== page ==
“I’m pretty basic with my fish,” Osborn tells me when I ask her to share fish tips. “I like to just cook fish with butter and add a little lemon at the end.
“I cook it crispy-skinned using quite a lot of butter, which means there’s always juices and stuff that come out, which I save because obviously it’s got all the stock in it and makes the most amazing sauces.
“I also am quite focused on using the whole fish. So I serve fish collars [what Bon Appétit calls “the spareribs of the ocean”], which I debone and normally deep-fry crispy.
“Then another thing I use a lot is fish cheeks. We get big fish on the South Coast. (She grew up in Scottburgh, where her mom lives, and where she was in lockdown before driving to Stellenbosch.) You can debone the cheeks (follow the link to see how) and they are delicious. Somewhat like a chicken oyster but a fish one.
“Then my favourite, favourite part of the fish… I was very lucky to spend a couple of days in San Sebastián in the Basque region in Spain. Their traditional dish is called kokotxas — it’s basically the throat area of the fish. You get them in all the fishmongers there and even the Michelin-star restaurants.”
Osborn suggests I Google Australian chef Josh Niland, who wrote The Whole Fish Cookbook and who “can debone a fish and break out pieces in ways that are incredible”. I do. And watch him. And suggest you do too.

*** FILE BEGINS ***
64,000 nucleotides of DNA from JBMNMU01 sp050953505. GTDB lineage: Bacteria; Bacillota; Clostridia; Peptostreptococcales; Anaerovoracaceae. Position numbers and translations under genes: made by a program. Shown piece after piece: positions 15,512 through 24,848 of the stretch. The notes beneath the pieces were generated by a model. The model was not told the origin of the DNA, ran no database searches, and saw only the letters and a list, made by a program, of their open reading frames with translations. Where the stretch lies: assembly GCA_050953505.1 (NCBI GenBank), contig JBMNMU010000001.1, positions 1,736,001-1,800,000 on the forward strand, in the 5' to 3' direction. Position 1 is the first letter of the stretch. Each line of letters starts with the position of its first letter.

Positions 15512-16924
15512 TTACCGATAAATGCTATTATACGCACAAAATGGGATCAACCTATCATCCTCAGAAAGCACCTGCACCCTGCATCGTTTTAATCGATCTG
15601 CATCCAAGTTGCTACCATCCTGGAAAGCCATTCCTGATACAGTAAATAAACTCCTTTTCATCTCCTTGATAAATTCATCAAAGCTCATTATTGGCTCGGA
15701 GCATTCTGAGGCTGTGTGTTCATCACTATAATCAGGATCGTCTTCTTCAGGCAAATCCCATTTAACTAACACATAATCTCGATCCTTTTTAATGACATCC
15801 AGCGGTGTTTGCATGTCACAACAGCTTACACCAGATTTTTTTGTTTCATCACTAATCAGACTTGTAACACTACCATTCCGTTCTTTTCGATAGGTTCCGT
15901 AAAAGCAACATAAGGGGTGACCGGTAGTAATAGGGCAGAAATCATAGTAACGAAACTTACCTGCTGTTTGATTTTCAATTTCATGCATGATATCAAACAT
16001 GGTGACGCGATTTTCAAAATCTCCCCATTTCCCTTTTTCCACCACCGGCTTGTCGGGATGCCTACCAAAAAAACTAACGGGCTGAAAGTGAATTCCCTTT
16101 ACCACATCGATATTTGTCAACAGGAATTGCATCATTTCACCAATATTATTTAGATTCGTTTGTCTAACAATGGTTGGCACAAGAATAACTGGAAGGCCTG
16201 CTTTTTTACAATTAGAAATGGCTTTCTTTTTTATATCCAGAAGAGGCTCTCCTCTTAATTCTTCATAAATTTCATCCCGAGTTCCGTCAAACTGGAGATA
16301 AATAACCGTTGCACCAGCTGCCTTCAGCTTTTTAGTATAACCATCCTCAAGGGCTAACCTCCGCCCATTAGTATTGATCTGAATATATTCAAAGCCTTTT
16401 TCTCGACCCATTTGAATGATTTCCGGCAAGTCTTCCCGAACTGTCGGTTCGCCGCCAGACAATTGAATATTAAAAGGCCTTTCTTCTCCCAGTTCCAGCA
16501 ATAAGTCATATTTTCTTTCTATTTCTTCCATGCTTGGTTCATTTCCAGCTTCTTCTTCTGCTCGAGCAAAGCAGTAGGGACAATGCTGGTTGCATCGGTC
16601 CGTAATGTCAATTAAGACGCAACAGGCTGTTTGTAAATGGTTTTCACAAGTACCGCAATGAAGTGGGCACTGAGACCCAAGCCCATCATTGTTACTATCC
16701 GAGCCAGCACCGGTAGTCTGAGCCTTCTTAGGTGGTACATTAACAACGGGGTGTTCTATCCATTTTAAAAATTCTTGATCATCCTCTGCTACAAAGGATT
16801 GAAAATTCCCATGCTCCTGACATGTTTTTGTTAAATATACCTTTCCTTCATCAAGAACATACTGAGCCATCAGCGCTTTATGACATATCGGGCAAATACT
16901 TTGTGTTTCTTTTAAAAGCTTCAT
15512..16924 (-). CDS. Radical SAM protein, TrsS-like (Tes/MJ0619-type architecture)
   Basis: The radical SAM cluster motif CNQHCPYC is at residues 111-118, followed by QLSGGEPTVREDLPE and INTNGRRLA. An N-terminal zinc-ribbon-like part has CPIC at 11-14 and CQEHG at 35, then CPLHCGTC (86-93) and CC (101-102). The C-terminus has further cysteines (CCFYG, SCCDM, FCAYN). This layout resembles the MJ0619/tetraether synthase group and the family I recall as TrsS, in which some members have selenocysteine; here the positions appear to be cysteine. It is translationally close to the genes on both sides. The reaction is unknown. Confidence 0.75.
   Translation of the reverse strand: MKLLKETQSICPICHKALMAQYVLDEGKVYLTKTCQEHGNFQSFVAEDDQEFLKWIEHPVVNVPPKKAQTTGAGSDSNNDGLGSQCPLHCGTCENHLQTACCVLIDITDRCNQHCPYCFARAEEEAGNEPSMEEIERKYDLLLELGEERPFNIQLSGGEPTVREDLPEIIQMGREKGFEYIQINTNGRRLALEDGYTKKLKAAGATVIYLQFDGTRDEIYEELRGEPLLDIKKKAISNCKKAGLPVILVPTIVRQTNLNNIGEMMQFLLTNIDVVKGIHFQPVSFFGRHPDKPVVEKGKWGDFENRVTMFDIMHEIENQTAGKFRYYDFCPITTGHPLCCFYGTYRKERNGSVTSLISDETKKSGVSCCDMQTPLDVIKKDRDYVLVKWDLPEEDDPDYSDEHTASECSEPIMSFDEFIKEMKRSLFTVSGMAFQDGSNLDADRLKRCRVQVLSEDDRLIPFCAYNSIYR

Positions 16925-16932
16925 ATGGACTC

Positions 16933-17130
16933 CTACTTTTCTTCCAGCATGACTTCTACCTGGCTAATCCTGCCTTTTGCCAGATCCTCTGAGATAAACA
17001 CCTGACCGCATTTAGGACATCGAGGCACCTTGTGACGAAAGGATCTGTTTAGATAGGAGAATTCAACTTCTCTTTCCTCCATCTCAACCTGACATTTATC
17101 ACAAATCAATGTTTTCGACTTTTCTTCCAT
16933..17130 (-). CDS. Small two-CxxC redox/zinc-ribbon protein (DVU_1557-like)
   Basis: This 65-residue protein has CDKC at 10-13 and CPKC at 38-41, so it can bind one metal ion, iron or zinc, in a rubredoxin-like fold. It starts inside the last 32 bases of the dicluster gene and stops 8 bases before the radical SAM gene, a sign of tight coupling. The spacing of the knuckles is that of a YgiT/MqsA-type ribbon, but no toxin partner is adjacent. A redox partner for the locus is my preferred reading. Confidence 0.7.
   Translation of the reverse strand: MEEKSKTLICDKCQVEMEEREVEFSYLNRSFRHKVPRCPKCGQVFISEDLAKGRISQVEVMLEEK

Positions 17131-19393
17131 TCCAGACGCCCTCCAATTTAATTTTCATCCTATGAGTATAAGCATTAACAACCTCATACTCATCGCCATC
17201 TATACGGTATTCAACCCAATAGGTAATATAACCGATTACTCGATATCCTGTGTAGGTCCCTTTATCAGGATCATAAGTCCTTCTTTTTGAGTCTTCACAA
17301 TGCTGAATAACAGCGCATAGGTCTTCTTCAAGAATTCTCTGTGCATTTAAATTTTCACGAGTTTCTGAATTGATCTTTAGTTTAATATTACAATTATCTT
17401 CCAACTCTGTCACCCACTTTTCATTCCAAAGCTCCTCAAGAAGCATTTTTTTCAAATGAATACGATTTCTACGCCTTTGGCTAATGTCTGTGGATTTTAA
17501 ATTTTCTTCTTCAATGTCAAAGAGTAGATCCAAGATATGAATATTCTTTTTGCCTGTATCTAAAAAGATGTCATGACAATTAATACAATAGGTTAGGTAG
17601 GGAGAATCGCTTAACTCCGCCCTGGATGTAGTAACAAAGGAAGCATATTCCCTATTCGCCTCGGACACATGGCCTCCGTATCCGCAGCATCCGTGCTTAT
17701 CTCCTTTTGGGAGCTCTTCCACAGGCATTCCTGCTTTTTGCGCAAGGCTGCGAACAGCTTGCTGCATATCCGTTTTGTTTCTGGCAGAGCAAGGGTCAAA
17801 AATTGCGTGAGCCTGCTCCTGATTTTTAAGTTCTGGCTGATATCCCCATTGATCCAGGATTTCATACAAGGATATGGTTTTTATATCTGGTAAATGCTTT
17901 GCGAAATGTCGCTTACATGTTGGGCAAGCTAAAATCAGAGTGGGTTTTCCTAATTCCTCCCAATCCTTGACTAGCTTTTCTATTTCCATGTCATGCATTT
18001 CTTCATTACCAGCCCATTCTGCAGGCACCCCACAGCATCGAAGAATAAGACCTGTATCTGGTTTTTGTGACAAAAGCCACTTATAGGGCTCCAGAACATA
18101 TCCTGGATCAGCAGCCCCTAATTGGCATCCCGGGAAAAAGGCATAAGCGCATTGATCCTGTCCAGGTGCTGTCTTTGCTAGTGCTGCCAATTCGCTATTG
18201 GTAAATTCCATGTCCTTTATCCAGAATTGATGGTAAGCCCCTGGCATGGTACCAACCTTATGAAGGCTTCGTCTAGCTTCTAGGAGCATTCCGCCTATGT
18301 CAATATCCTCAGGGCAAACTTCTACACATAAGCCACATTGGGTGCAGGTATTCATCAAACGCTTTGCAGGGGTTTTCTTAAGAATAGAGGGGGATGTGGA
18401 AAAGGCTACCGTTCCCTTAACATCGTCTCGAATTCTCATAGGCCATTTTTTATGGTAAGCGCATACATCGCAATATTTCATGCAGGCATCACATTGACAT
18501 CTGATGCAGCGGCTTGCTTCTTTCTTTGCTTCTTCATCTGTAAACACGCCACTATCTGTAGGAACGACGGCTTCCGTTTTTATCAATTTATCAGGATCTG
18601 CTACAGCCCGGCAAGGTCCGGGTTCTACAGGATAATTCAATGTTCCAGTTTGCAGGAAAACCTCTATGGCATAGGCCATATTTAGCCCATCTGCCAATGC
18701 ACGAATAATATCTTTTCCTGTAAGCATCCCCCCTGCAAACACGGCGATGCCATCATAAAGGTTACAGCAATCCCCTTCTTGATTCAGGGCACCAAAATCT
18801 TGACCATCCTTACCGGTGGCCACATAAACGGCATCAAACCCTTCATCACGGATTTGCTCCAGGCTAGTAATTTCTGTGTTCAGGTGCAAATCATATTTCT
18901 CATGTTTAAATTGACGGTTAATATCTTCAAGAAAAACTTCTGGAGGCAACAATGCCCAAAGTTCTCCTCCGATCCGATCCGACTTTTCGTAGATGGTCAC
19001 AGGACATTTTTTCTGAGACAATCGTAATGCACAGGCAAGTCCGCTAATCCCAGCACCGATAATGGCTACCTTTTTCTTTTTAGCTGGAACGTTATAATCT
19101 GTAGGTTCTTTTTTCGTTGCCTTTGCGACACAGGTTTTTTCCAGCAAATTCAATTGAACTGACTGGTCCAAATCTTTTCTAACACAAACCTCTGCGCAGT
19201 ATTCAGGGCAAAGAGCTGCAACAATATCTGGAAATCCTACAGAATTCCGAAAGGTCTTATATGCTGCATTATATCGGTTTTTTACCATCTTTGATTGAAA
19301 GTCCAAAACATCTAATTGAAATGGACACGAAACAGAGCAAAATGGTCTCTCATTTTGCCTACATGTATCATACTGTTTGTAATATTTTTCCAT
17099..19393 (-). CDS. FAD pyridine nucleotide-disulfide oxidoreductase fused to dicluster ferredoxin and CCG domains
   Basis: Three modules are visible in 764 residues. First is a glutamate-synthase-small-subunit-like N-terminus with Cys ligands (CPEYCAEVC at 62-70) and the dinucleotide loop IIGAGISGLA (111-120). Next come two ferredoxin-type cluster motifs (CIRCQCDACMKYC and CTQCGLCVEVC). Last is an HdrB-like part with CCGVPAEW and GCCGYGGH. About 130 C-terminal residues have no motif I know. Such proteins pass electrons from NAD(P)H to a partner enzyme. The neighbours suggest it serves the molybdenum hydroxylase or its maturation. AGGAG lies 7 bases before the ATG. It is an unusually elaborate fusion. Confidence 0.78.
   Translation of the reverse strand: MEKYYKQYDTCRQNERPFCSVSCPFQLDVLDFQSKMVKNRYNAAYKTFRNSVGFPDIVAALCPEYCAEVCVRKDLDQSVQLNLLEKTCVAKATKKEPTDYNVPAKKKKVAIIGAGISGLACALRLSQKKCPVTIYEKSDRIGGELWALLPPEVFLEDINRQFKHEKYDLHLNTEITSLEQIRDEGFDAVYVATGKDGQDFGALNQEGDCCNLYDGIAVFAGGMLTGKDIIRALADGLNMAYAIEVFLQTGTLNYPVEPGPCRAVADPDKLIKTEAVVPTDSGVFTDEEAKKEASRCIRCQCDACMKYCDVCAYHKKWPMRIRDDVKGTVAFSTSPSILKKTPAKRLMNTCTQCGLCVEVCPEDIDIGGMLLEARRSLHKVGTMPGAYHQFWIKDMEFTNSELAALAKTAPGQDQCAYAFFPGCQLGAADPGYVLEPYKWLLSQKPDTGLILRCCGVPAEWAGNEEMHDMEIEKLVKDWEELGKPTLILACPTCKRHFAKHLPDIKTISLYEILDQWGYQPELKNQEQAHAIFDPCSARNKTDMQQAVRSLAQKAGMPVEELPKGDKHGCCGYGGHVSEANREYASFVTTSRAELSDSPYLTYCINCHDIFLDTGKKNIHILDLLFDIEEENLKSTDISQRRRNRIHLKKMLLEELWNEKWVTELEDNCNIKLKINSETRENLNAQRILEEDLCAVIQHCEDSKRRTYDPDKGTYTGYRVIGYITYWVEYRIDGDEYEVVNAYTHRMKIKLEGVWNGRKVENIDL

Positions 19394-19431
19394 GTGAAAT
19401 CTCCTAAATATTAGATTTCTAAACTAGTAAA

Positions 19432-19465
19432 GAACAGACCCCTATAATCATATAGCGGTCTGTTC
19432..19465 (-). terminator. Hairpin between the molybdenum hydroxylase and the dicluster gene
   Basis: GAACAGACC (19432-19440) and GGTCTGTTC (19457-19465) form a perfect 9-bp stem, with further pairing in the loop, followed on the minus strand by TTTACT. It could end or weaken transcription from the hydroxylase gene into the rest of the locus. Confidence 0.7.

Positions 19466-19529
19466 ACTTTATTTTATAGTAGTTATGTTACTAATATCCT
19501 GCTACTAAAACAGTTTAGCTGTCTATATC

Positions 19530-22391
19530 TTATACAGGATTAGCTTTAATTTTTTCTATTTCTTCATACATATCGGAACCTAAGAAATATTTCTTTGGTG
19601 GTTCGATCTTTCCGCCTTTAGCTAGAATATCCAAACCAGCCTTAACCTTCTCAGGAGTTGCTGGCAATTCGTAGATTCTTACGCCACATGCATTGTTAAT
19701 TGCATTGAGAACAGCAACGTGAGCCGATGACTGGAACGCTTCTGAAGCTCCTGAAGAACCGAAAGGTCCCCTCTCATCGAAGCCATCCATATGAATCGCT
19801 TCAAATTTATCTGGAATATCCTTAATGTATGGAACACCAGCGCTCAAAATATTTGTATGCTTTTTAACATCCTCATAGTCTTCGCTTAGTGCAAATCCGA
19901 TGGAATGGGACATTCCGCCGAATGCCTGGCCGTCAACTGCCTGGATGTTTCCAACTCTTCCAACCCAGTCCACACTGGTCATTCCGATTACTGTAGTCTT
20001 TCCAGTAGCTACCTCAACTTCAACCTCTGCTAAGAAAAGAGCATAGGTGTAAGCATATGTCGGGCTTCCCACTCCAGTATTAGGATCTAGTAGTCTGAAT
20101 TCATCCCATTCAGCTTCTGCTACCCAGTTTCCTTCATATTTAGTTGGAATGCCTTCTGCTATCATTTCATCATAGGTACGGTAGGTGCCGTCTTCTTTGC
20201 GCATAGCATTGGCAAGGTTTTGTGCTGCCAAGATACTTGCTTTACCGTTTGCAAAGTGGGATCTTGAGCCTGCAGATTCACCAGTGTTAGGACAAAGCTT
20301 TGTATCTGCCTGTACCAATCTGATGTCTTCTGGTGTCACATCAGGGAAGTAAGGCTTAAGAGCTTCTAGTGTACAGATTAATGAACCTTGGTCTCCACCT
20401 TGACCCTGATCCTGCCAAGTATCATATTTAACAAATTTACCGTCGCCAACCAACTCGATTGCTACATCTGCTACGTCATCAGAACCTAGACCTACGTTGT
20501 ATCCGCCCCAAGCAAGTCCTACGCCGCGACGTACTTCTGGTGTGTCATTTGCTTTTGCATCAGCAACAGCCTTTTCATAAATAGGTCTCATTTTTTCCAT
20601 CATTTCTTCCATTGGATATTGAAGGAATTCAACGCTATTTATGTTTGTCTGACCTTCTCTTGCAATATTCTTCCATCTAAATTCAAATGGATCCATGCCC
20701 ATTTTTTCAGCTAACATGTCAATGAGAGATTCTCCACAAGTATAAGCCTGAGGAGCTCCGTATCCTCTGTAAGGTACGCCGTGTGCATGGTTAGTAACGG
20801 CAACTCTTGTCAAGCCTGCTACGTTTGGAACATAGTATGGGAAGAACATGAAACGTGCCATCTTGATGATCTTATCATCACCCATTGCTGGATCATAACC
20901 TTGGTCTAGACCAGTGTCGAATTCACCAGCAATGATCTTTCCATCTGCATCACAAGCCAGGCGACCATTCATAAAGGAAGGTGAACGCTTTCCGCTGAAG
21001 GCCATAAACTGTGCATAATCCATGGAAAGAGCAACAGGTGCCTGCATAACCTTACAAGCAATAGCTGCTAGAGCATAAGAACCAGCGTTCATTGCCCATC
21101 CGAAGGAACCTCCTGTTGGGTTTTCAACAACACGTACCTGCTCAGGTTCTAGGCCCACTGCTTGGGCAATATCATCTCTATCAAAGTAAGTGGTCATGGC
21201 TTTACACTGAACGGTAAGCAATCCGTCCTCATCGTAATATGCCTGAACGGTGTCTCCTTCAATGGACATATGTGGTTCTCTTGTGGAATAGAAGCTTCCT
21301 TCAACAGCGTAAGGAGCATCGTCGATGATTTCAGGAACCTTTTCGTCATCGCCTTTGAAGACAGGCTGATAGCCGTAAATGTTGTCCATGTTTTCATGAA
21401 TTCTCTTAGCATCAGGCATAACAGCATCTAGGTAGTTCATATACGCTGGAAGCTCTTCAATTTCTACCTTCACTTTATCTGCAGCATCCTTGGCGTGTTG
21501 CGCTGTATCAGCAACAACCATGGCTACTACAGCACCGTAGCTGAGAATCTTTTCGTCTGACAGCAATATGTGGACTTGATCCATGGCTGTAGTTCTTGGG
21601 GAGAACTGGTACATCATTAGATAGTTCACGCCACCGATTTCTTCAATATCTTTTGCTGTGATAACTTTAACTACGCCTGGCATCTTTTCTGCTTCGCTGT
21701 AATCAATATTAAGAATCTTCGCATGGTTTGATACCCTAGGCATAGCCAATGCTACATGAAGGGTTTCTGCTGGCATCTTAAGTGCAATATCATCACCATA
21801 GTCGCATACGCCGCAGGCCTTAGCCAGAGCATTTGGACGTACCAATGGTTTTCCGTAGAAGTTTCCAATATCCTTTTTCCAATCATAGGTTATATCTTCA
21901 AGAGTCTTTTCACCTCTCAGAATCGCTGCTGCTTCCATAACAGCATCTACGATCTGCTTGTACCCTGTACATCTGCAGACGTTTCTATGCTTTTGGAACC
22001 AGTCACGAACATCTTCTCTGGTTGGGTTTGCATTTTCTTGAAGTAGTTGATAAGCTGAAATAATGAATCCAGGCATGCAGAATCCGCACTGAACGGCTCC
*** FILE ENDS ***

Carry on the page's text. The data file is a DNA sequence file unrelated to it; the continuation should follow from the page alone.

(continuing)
“Another thing he does is dry age his fish, which I have also been doing and it works beautifully. You’ve got to get really high quality fish so I would use Bartho’s fish, for example, because I know how it’s caught. You hang them in a very dry fridge for anything from two days to two weeks, depending on whether it’s a fatty fish or not. And what happens is, the flesh goes white, white, white when you cook it and the skin goes crispy, crispy, crispy ‘cause it’s dried out. Delicious.”
Killing the fish using the ikejime method, to avoid stress, is key if a fish is to be dry-aged.
So, “King Shaka’s Scepticism”? The fish dish at the heritage dinner? “It’s well known that King Shaka was sceptical about eating fish and I thought diners might be sceptical about eating a tripe and fish combination,” Mngoma chuckles. I catch him at home with his two kids, being house-husband as he waits for the hotels to reopen. His wife, also in hospitality, is back at work.
“When cooking fish, you might poach, fry or grill. The main thing with good fish is keep it simple. You don’t want to make it spicy. You don’t want to dilute its essence. You want the flavour of the fish.”
Usually he will pan-fry his fish, skin side down for 80 percent of the time, the skin lightly salted to crisp it. Then flip to finish. Kingklip and hake are favourites. “Fresh hake is so good. Very different from frozen hake.”
He sometimes uses olive oil but “it loses its health benefits when it heats up so I think you’re wasting your money.” Nothing wrong with regular oil. And he advocates the subtlety of white pepper over the intensity and “overtaste” of black ground pepper if it is quality fish. “I normally throw butter in at the end, for flavour.” If he wants a sauce he might simply reduce white wine, add butter, lemon and a little cream to create a simple lemon beurre blanc.
Talking fish with Mngoma triggers memories of his mom’s version of convenience food: tinned Lucky Star served with pap or rice. And also, fishing with a hand-line in a river on what was then a rural part of Umlazi. “Boys being boys, we’d go to the river, where we weren’t allowed to go because our moms’ considered it dangerous. We’d catch fish, make a fire and cook them and eat them before we got home. Couldn’t take them home or they’d know where we’d been.”